• 49. WHOLE VOLUME THE VALDIVIA PHASE 29 0 I 2 CM FIGURE 10.—Gravers from Valdivia Phase sites.similar to the previously described specimen but a length from 4.0-6.5 cm., with the majority betweenless strongly curved bit. It measures 5.5-6.0 cm. 5.0-5.5 cm. A cross section through the area oflong, 8.0 cm. wide at poll, 4.8 cm. wide at bit, and largest diameter of the specimens presents two dis-5.5 cm. wide at a point 2.5 cm. below the poll where tinct shapes: circular or oval with flattened sides.the sides of the T are distinctly formed. The end is always circular. Diameters of circular bodies range from 2.5-3.5 cm., oval ones measure Reamers 1.5 by 2.5 cm., 1.2 by 2.0 cm., 1.2 by 2.7 cm., 1.2 by FIGURE 14; P L A T E 20 1.7 cm., and 1.3 by 2.0 cm. A series of artifacts identifiable as reamers for the Sawsmanufacture of shell fishhooks, all show the same type FIGURE 15of concentric wear from a circular motion. Thespecimens are of two materials, fine-grained sandstone Thin slabs of fine-grained sandstone have beenand coquina, the latter composed of coarse, com- ground and polished to produce flat surfaces and onepacted waterworn shell particles cemented together. or more tapered edges that could have been used forThe majority resemble a plumb bob in shape, but a sawing, especially such soft materials as shell. Thefew are egg-shaped. Complete specimens range in slabs are the result of natural cleavage of sandstone,
  • 50. VOLUME 130 SMITHSONIAN CONTRIBUTIONS TO ANTHROPOLOGY a • i i i — i 0 I 2 3 4 CM j :j --••f-- ir"" itii&i»iiif ittaksisiaaB&tt/ iatafe v-^-;- afifa bm&mB&Wt&ilatm** FIGURE 11.—Grinding stone fragments from Valdivia Phase sites, a-c, Mano fragments, d, Metate fragment.
  • 51. WHOLE VOLUME T H E VALDIVIA PHASE 31 I I I » 0 I 2 3 CM FIGURE 12.—Hammerstones of the Valdivia Phase.
  • 52. 32 SMITHSONIAN CONTRIBUTIONS TO ANTHROPOLOGY VOLUME 1which divides in flat parallel planes. I n some cases a T h e best proportioned saw is 5.4 cm. long, 1.0 c m .m i n i m u m amount of grinding was done to smooth wide at the one end, 1.4 cm. wide at the other, a n dthe surfaces, in other cases cleavage marks are totally 5 m m . thick on the back. T h e u p p e r edge is roughlyobliterated by abrasion. Thickness of the slabs ranges battered and pecked into shape. Cutting edges arefrom 3—11 m m . with the majority 5-6 m m . thick. typically straight, with bevels ranging from a sharp longM a n y of the saws are fragmentary but they all appear taper to a blunt wide angle (cf. cross sections fig. 15a a n dto have been rectanguloid, with the upper edge orback sometimes battered with percussion blows used 15b). O n e specimen has a slightly curved edge (fig.to work the slab into a more convenient shape. Of 15c). M a n y of the fragments of cut shell have groovesthe more complete artifacts, the smallest and thinnest that could have been m a d e by these saws a n d experi-is 3.0 cm. long, 2.2 cm. wide at one end and 2.0 cm. ments with some of the saw fragments showed t h a twide at the other, and 3 m m . thick (fig. 15e). T h e they will cut shell as rapidly as a m o d e r n steel file orlargest is 6.5 cm. long, 7.0 cm. wide and 6 m m . thick. slightly used hacksaw blade. i i i 0 I CM CM c,f,ij-mFIGURE 13.—"Jaketown perforators" from Valdivia Phase sites. Worn end has been enlarged to show chipping resulting solely from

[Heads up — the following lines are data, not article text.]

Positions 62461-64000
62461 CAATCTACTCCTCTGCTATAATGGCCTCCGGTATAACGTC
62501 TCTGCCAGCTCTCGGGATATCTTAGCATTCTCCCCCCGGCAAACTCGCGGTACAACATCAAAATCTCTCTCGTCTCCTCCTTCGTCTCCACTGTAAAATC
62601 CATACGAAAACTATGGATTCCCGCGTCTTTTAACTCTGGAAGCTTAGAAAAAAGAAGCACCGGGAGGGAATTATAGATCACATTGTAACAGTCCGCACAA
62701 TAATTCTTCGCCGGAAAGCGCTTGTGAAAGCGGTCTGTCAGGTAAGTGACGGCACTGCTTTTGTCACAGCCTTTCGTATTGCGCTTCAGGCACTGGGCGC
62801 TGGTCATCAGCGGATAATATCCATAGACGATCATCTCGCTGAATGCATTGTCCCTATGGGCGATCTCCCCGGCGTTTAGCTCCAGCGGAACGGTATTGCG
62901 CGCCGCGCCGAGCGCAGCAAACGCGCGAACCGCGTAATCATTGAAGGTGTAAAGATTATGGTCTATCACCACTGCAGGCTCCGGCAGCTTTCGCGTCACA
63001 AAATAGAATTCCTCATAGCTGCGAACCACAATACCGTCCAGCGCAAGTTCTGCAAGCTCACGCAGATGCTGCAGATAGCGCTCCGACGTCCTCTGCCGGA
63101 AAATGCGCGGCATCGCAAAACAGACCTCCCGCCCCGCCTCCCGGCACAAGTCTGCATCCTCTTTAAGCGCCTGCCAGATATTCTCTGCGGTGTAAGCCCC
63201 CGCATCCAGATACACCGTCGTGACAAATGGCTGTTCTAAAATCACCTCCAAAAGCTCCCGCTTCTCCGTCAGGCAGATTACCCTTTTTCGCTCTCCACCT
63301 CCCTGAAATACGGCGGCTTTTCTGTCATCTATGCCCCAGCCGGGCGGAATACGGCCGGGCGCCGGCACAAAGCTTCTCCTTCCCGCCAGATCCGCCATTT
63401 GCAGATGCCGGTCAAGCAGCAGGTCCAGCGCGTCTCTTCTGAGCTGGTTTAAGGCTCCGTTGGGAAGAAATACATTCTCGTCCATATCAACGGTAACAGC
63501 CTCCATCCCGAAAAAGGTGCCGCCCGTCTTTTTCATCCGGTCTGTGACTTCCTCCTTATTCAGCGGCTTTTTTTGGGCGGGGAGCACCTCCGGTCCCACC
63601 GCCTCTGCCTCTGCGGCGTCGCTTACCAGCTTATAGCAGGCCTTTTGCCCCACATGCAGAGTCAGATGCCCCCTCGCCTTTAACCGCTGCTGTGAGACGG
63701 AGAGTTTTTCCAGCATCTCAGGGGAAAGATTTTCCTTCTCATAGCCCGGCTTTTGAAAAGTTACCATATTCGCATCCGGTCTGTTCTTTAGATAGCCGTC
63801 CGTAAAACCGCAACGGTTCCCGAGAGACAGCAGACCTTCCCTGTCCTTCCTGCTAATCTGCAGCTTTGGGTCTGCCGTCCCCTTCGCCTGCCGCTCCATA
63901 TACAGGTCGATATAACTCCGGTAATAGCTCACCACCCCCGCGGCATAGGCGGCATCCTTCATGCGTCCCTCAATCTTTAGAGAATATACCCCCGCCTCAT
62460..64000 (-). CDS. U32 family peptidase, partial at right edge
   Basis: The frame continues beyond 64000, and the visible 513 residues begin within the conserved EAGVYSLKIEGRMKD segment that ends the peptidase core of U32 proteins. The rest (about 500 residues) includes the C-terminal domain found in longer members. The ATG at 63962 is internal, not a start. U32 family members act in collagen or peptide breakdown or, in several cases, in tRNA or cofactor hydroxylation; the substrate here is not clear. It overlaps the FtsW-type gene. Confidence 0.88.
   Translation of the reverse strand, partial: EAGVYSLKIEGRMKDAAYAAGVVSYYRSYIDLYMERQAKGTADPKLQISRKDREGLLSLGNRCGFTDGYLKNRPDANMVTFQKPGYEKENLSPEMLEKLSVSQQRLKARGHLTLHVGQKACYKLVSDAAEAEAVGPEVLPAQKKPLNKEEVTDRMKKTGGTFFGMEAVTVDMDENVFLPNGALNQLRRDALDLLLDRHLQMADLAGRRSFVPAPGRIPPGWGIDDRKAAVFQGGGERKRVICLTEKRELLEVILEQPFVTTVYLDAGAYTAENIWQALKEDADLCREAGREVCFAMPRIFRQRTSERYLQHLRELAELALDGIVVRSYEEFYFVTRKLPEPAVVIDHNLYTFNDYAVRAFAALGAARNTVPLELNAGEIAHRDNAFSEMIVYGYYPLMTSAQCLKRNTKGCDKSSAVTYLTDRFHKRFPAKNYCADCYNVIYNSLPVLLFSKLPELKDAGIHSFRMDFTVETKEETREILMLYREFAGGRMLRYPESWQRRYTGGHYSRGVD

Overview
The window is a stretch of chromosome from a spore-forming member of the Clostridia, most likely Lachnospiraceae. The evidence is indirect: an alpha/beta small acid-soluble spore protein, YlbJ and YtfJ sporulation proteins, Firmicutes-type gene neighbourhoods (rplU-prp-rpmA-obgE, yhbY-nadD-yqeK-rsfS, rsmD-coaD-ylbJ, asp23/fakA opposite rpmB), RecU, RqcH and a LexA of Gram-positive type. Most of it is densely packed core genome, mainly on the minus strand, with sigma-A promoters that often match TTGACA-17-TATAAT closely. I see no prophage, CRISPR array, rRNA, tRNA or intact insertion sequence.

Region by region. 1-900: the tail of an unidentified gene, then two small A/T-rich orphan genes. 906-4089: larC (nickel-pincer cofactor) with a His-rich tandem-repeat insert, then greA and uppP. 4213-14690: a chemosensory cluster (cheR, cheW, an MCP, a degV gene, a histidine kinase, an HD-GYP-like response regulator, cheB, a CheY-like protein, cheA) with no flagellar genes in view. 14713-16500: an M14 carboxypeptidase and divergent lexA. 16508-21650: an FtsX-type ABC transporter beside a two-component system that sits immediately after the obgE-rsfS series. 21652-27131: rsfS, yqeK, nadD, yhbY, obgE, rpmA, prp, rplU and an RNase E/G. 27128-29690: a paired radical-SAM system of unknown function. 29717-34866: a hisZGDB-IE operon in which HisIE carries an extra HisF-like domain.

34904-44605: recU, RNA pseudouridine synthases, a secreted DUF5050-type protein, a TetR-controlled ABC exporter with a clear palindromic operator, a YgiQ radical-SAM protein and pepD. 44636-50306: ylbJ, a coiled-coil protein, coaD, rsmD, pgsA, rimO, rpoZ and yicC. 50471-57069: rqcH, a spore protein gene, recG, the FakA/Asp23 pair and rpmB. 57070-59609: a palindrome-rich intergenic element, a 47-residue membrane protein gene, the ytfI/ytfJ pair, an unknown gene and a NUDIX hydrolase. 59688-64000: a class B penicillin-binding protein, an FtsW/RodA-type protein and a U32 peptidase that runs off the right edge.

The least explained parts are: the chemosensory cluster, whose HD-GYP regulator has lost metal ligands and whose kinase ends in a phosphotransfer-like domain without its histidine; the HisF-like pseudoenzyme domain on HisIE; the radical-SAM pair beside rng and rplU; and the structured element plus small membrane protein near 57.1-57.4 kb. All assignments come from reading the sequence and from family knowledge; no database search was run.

• 53. WHOLE VOLUME T H E VALDIVIA PHASE 33 Scrapers clay (mudstone) and coquina. In excavations where F I G U R E 16; P L A T E 18 K - W all materials were saved and tabulated, sandstone and sandstone conglomerate was from two and a Scrapers are usually made from cores or large half to three times more common than mudstone,flakes of quartz, quartzite, chalcedony, opal or chert. with only an occasional occurrence of coquina (Ap-T h e y are irregular in shape and show no consistent pendix 1, table 3). Sandstone and sandstone con-form. Core scrapers are made by reshaping a wedge- glomerate fragments are all very friable and burntout,shaped core, usually ranging in size from 3.3 cm. bright orange to red-orange in color, with angularlong by 3.0 cm. wide by 1.2 cm. thick to 3.5 cm. long irregular cleavage. Size ranges from large piecesby 6.6 cm. wide by 2.2 cm. thick, a series of percussionblows along one side producing a rough concave orslighUy curved cutting or scraping edge. Viewed incross section, most core scrapers may be called plano-convex, humpbacked, or snubnosed (fig. 16 a, b, e, g). In m a n y examples, the curved face is the result of part of the natural surface of the pebble remaining after large flakes were struck off. T h e cutting edge varies in width from 1.8 to 5.5 cm. Flake scrapers represent unretouched flakes chipped by use so that the scraping side of the flake has an indentation or rounded notch (fig. 16 c, d, f, h). T h e classificatory distinction between the flake scraper and the flake blade or knife is the presence of fine chipping a along one edge resulting from its use as a scraper, a feature clearly observable under a microscope. Flakes m a y show scraping wear on a single edge or several edges over a length of 2.5-5.5 cm. Notches are 8-12 m m . wide and 2-5 m m . deep. Flakes show considerable range in size, from 1.5 by 2.0 by 0.5-1.5 cm. to 4.0 by 7.5 by 1.5 cm. Sinkers FIGURE 17 Mudstone cobbles of similar size and shape havenotches or grooves in the sides and/or ends suggestingthat they were tied to fish nets or fish lines as sinkers.All are ovoid, flattened and thickest at the center,tapering toward the edges. Percussion-made notchestypically occur near the middle on two or three of thefour sides. O n two examples, a narrow groove con-nects the end notches. In one case the end of thecobble shows battering as if it had been used as ahammerstone before it was notched and used as asinker (fig. 17c). A groove 1 m m . wide has beenworn beside the notch on one example from friction ofthe cord into the soft stone (fig. 17a). Sinkers rangefrom 4.5-8.0 cm. in length, 3.2 to 6.0 cm. in width,and 1.0-2.5 cm. in maximum thickness. Fireburnt Rocks Scattered throughout the refuse of all ValdiviaPhase sites is a large number of stone fragmentsburned or cracked from exposure to fire. These fire-b u r n t and firecracked stones are of three materials: 0 I 2 CMsandstone and sandstone conglomerates, indurated FIGURE 14.—Fishhook reamers from the Valdivia Phase.